Finding malware is hard enough though, thus holding back information makes life a little more risky than it should be. Free after Bruce Schneier, malware full disclosure is the new pink; so I'll be shooting elephants at threat intel industry, to see if subsequently a crouching monkey comes out of the woods.

BIO
Marion is malware reverse engineer. Some say she also does marketing, but at the time of writing she could not be reached to further comment on that. At daytime she hunts malware for Cyphort Inc., at nighttime she hunts ghosts. Two years ago Marion won Halvar Flake's reverse engineering challenge for females, since then she set out to rock and roll the industry. She practices martial arts and has a vivid passion to take things apart. Preferably, other people's things.


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Mohamed Saher

halsten
NSS Labs

TOPIC
Releasing the Kraken "Like a Boss"

ABSTRACT
In this presentation I will talk about escaping from a completely isolated VMWare guest machine to the host (Fusion/Workstation) detailing some information to an extent for proper handling of the issue. The talk shall include a demo for different scenarios and explanation of the process of finding the bug, without giving away the bug details for the criticality of the bug.

BIO
A security researcher specializing in reverse engineering, windows internals and mathematics. My work and research spans numerous areas, including native software protection, copy protection technologies, compilers, virtualization and malware. In my spare time I enjoy contributing to various reverse engineering forums, solving crackmes and math problems. You can find me in OpenRCE, Project Euler, woodman, RCE and so forth. Also known for breaking KONAMI's Gaming Protocol which subsequently opened the door for others to use it as a foundation for other games as well.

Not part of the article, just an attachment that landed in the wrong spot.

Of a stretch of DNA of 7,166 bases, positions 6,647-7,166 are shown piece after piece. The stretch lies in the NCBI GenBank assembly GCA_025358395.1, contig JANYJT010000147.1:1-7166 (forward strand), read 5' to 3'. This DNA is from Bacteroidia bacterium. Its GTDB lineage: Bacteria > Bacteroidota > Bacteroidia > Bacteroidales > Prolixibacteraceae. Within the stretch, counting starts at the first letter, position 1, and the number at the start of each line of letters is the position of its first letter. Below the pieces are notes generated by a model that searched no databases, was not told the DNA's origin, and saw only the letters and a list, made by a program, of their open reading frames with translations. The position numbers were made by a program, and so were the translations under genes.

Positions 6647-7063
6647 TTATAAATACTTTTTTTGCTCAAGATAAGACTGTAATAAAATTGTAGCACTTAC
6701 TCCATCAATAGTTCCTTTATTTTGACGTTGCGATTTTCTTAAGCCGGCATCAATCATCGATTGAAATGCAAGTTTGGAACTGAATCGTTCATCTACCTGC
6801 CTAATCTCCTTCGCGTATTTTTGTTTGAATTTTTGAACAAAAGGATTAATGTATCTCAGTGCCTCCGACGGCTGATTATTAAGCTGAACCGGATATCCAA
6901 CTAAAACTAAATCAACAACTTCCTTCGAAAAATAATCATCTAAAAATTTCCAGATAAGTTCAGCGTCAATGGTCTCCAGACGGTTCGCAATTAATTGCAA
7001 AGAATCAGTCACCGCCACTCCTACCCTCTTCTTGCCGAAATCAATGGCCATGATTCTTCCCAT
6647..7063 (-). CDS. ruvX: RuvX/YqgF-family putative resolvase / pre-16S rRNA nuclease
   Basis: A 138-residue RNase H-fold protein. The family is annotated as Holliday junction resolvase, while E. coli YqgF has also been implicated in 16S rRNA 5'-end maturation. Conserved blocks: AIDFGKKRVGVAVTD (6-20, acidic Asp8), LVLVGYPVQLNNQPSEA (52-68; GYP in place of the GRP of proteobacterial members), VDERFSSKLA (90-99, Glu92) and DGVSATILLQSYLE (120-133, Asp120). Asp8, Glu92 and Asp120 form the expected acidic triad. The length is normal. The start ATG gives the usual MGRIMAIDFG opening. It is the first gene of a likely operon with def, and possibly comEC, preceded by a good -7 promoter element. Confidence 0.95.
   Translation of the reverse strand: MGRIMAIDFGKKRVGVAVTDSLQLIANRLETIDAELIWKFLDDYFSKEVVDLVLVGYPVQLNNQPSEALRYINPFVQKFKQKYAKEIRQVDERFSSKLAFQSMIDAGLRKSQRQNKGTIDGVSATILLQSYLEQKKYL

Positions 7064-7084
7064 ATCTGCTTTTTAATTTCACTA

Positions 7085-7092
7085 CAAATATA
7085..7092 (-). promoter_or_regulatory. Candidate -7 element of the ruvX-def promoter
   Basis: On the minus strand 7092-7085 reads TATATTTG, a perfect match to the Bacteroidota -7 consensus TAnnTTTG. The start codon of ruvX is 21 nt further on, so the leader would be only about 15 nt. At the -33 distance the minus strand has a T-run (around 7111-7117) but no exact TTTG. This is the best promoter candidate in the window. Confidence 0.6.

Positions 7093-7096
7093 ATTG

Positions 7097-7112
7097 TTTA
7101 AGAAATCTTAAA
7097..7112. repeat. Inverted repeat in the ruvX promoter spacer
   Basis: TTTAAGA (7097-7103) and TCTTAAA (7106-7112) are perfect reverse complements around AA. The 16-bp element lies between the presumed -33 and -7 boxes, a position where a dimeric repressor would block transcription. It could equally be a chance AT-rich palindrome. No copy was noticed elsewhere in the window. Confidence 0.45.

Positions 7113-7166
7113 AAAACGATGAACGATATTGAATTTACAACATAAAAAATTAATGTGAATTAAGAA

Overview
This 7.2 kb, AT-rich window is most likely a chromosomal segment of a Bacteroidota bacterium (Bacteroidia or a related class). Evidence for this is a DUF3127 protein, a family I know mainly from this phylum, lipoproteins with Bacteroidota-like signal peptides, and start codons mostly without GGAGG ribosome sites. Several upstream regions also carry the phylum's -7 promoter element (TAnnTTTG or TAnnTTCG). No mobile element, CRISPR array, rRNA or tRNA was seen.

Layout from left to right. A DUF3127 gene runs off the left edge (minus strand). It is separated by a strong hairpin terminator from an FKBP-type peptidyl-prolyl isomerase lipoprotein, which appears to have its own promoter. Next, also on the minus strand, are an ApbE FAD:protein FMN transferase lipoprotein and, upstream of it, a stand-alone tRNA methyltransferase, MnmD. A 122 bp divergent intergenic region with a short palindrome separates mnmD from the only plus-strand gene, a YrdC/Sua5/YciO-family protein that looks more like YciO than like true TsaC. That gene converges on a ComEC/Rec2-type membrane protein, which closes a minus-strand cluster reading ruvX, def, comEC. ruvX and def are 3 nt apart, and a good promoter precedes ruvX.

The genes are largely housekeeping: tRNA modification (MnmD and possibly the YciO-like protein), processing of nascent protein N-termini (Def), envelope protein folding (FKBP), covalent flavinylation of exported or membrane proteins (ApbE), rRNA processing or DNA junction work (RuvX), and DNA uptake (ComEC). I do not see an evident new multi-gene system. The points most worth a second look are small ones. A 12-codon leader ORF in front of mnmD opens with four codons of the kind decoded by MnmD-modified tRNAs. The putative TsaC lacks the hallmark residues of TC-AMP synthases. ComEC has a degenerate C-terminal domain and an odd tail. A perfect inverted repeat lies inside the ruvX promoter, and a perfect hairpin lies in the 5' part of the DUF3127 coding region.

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Pedro Vilaça

fG!

TOPIC
BadXNU, a rotten apple!

ABSTRACT
Your latest OS X 0day exploit got you root and now what? Apple (finally) introduced mandatory code signing for kernel extensions in Yosemite so there's a new obstacle to your beautiful kernel rootkit. Are you an OPSEC ninja or too cheap to buy $99 a code signing certificate? You can't or don't want to steal (because it's morally wrong!) someone's else certificate?

This presentation is about solving these problems with techniques that allow you to bypass code signing requirements and regular kernel extensions loading interfaces. The goal is to convince you that kernel extensions code signing is a joke because its design is flawed. But this isn't enough for SyScan, challenging, or even fun. I'll show you how to abuse a public known vulnerability that is present in all available OS X versions and also a feature available in Mavericks and Yosemite, working around some "protections" in XNU kernel.